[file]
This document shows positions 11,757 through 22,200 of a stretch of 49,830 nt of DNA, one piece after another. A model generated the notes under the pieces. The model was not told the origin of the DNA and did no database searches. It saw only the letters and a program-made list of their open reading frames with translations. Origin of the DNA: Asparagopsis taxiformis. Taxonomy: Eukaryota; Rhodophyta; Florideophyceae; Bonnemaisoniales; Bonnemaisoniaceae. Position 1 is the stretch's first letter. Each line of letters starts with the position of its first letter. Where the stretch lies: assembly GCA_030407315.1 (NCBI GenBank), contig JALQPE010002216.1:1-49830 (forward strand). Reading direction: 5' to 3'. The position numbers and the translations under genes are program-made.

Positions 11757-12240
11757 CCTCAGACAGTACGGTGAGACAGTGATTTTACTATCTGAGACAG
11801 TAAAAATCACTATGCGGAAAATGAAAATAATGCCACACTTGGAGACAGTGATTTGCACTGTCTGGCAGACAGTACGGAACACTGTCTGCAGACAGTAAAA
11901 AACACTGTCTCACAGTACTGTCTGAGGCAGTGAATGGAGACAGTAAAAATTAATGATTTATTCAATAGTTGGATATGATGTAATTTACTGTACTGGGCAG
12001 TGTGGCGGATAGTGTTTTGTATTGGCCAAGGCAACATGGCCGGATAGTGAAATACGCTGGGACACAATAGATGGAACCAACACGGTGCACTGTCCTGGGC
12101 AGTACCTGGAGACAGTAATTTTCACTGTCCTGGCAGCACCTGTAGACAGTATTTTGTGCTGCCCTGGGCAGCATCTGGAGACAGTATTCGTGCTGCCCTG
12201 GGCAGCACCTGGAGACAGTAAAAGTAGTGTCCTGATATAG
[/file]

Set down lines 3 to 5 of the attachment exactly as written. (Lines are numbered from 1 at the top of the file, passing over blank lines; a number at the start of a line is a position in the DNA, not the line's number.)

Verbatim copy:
11757 CCTCAGACAGTACGGTGAGACAGTGATTTTACTATCTGAGACAG
11801 TAAAAATCACTATGCGGAAAATGAAAATAATGCCACACTTGGAGACAGTGATTTGCACTGTCTGGCAGACAGTACGGAACACTGTCTGCAGACAGTAAAA
11901 AACACTGTCTCACAGTACTGTCTGAGGCAGTGAATGGAGACAGTAAAAATTAATGATTTATTCAATAGTTGGATATGATGTAATTTACTGTACTGGGCAG